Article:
Mountain And Glacial Landforms: What Is An Arête?

When two glaciers erode parallel U-shaped valleys, it results in a knife-like, ridge of rock in the center called the Arête.

What Is An Arête?

Landforms are important features on the surface of the earth which define the surface terrain. There are four main landforms namely the mountain, hill, plateau, and a plain. The other landforms include basins, valleys, and buttes. Landforms can be created naturally by the movement tectonic plates under the earth or through the influence of human activities. Landforms can also be set up by the flow of the glacier, either on the mountain or a plain. Such landforms are referred to as glacial landforms. Glacial landforms can be formed by glacial erosion or glacial deposition. Depositional landforms are formed when the glaciers retreat leaving behind freights of crushed rocks and gravel while erosional landforms are created when expanded glacier crush and abrade scoured surface rocks. Some of the erosional landforms include Cirque, arête, glacial horns, and U-Shaped Valleys.

Description Of Arêtes

Arêtes are thin, spiky land formed when two glaciers erode towards each other. It is a small ridge of rock that is formed between the two valleys created the glacial erosion and is formed when two glacial cirques are eroded towards one another. The edges of arête are sharpened by freeze-thaw weathering while the slopes of the sides of arête are made steep through mass erosion of the exposed rock. Arête is a word borrowed from French which translates to edges and is used to refer to the sides of a ridge formed when glacier erode to form a U-shaped valley. Where more than cirques meet, a pyramid peak is formed.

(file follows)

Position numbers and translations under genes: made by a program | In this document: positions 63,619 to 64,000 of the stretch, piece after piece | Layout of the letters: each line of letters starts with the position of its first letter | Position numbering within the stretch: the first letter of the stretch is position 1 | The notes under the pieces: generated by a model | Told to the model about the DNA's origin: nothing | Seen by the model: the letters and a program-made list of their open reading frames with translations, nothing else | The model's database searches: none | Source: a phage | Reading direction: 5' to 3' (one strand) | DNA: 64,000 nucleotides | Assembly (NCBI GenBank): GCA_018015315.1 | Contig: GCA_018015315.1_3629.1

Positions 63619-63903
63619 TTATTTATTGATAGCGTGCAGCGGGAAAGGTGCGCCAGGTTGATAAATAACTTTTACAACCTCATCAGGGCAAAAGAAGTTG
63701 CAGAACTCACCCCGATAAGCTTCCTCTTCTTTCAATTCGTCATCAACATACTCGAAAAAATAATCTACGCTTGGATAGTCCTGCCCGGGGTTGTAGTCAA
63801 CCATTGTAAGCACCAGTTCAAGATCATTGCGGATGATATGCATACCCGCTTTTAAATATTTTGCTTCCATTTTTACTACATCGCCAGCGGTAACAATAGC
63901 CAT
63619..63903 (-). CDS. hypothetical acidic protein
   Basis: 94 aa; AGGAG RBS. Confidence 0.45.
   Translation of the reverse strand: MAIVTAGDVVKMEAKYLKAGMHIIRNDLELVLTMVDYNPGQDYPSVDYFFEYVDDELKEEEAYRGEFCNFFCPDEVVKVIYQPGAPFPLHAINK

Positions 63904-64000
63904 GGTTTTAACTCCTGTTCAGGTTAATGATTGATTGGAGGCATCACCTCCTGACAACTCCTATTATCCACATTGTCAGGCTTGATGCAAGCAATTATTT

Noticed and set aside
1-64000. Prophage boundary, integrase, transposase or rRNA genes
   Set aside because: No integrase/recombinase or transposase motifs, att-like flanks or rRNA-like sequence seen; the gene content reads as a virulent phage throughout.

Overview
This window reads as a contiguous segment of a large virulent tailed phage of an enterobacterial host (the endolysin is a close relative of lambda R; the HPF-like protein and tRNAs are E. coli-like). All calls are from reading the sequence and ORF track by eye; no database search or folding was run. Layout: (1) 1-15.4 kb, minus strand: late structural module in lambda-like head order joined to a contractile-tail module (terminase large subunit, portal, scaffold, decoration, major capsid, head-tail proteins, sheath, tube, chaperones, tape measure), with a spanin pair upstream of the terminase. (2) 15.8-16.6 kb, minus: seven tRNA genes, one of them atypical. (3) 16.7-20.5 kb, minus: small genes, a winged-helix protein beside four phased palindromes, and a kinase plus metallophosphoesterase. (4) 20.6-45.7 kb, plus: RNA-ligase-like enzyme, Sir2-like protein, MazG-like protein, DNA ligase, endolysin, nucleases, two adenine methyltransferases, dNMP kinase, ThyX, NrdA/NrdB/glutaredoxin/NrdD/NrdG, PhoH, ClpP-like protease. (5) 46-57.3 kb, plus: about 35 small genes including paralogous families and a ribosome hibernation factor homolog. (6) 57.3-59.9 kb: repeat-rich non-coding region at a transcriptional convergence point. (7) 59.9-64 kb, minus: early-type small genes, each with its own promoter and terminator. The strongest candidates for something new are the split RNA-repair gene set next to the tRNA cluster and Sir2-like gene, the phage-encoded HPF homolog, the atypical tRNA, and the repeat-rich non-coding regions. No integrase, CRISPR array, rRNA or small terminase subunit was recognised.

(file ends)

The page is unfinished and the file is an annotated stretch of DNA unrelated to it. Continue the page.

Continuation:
Formation Of Arete

The formation of arête begins with the creation of Cirque through glacial erosion. Arête are on the mountainside shielded from direct sun energy and prevailing wind. The process starts with the accumulation of snow which forms the glacial ice. The hollow in the slope is then enlarged by glacial erosion and ice segregation. The hollow becomes significant if the glacial erosion intensifies creating a larger leeward deposition zone. The hollow may eventually become a large bowl-shaped on the slopes of the mountain with the headwall being weathered by ice segregation and plucking. The bowl formed by this glacial erosion is the Cirque. Two cirques may erode towards one another leading to the formation of arête landform or steep-sided ridge. If more than two cirques erode towards one another a Pyramidal Peak is formed which can be accessed by one or more arêtes.


Cleavers are types of arête that disrupt the unified flow of glacial ice from the uphill side leading to the formation of two glacier flanking. Cleaver resembles meat cleaver slicing meat into two. The two glaciers flanking melt to their respective ends before they can be brought back together by their courses. The location of cleavers determines the route for the glacier flow because they are likely to disrupt the flow leading to a formation of a new route for the glacier.

Examples Of Arete

Some of the notable examples of arêtes include Clouds Rest, Half Dome, and the Minarets in California, the Garden Wall located in Glacier National Park in Montana, Crib Goch in Wales, Striding Edge in Lake District England, and Sawtooth in the Southern Rocky Mountains. Arete together with other glacial landforms such as Cirque and Pyramidal Peaks are important features that have not only been major tourist attractions but have also been used to describe mountains and predict weather patterns and weathering process in the area.

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